For one thing, we can donate to agencies that will actually help countries. In order to do this, you need to first find a crisis that you're interested in. Afterwards, find an organization that specifically targets that cause. You can also donate to an organization that specializes in skilled professions, such as technical writers and doctors, that could help populations get access to the care they need. However, should you feel the need to volunteer, fundraise for these causes, and make sure they get to a place that can actually help the crisis you're interested in.

You can also support these countries by supplying them with skilled labor. Manual labor has often been a poor way to utilize your time, and even when you do, you're often encouraging them, again, to let them do all their work. There are a plethora of online volunteering opportunities that you can use to help these people, whether it be grant writing, research, or even promoting an awareness on your social media profiles.

One last thing you can do is not buying things from children. Because after all, school is important, and in this world, knowledge is power.


We all want to do what's right. But sometimes, the best intentions pave a road to hell. And in this case, giving funds to governments alone have caused things to arguably become worse than before. From undoubtedly supporting corrupt governments to eliminating a country's economic independence, foreign aid hasn't had the best track record. Still, if we can come together and utilize the aid in a way that's smart, efficient, and can directly benefit the people being affected by different crises, we can help people a whole lot more instead of just relying on our conscience.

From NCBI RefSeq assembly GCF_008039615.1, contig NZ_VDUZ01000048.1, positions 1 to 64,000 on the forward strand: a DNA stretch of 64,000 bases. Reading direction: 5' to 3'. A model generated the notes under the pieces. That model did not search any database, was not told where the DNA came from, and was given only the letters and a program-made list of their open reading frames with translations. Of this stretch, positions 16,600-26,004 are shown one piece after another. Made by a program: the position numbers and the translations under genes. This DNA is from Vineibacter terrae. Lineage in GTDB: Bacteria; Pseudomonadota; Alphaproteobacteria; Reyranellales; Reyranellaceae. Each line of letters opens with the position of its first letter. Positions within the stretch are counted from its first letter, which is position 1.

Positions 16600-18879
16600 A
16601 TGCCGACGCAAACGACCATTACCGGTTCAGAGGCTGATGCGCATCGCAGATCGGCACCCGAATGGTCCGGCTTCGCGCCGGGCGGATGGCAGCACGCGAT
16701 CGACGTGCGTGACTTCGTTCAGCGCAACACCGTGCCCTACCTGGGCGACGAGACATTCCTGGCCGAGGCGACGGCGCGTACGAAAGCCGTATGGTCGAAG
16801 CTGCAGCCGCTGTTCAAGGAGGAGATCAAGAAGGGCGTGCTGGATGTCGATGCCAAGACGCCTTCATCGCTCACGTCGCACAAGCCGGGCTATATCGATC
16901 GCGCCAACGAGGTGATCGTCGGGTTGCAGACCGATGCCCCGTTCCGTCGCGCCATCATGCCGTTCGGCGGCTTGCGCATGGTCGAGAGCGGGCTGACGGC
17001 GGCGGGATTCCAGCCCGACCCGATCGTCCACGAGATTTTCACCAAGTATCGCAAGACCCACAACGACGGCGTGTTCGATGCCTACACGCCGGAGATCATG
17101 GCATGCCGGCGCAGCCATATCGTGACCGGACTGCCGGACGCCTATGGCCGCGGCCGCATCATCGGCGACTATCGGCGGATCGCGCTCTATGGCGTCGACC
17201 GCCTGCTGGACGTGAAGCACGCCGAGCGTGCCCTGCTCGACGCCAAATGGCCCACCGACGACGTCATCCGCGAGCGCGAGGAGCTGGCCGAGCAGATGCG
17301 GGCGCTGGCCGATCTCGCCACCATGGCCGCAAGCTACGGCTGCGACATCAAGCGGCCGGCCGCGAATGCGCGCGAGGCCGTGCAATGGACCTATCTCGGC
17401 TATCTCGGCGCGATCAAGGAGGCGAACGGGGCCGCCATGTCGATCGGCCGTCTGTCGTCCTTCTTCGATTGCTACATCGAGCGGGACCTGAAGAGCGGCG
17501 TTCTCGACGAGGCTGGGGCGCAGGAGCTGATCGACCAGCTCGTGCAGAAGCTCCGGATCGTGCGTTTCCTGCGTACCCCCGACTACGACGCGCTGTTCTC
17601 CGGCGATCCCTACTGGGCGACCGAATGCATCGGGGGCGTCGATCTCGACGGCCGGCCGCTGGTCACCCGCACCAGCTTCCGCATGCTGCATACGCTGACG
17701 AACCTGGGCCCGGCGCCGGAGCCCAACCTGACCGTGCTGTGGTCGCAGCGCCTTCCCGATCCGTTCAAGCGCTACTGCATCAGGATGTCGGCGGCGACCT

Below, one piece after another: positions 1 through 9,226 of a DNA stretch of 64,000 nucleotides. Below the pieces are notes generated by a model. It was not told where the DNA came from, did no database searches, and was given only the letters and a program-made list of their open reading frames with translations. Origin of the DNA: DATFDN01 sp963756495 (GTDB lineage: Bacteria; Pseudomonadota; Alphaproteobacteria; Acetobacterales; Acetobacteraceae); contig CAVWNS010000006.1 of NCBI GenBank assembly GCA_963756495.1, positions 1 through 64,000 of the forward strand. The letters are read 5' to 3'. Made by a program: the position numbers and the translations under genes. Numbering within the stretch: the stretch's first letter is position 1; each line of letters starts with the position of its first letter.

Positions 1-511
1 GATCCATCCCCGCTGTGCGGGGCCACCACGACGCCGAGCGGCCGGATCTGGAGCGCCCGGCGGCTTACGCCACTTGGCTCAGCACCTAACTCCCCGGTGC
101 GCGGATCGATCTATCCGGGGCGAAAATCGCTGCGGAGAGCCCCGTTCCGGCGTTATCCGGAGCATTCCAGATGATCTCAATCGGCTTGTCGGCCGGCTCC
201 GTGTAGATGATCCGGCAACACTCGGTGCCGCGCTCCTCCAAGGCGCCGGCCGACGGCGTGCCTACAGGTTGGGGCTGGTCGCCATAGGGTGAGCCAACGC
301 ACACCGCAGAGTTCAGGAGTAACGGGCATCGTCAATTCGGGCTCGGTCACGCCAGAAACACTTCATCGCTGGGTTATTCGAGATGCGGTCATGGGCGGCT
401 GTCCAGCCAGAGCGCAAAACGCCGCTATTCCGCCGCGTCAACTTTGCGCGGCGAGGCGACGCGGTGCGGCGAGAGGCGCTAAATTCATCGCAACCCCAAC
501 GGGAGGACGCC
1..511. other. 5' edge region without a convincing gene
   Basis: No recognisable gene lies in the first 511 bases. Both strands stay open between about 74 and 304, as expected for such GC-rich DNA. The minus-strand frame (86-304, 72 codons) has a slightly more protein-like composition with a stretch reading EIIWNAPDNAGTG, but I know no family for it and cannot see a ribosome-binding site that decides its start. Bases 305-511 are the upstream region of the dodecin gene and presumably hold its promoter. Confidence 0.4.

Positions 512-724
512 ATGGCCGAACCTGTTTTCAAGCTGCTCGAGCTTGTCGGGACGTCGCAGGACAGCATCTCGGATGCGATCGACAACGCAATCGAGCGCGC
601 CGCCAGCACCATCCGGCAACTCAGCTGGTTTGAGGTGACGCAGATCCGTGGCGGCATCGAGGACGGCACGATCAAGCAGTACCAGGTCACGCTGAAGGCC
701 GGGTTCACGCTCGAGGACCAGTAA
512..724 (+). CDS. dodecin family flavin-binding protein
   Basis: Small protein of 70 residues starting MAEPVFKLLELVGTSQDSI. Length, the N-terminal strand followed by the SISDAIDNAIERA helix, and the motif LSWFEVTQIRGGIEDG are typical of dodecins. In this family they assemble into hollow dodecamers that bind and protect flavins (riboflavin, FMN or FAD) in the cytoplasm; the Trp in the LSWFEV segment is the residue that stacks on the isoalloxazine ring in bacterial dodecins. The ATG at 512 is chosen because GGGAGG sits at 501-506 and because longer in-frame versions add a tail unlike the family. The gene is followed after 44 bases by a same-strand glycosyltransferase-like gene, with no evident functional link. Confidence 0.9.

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    • profile image


      2 years ago

      There are indeed too many cases in which giving government aid to another government has done the opposite for the people it was intended to help. How often we look at countries we've sent aid to and had to ask where all the money went to?! Your points on what helps and what doesn't, how to extend help and how not to are all good food for thought that we need to take seriously.

    • Tim Truzy info4u profile image

      Tim Truzy 

      2 years ago from U.S.A.

      Excellent, my friend.

      Foreign aid has not always worked out for the reasons you mentioned, but there is another, too. Many of these countries do not have a history of democratic governments. Therefore, citizens in these countries do not know how to tap into the power of "individualism." Also, the concepts of capitalism are hard to demonstrate in areas dominated by tribal concerns.

      One exceptional example of foreign aid which worked out was the Marshal Plan. Unlike the countries you mentioned, countries of western Europe were familiar with capitalism and the principles of democracy. On the other hand, Japan, which was coming out of a feudal/imperial system at the end of W.W.II, took years to fully implement a strong economy and institutions of democracy.

      In Latin America, we have seen repeatedly the failures of foreign aid, some of which are still resonating with us today. Again, settled by conquerors and not taught the ways of capital, we have seen petty dictator after dictator fall in this region, and America often runs to the rescue. Some say we help to perpetuate the cycle.

      Great article.

      I enjoy your work.

      Great read, Robin.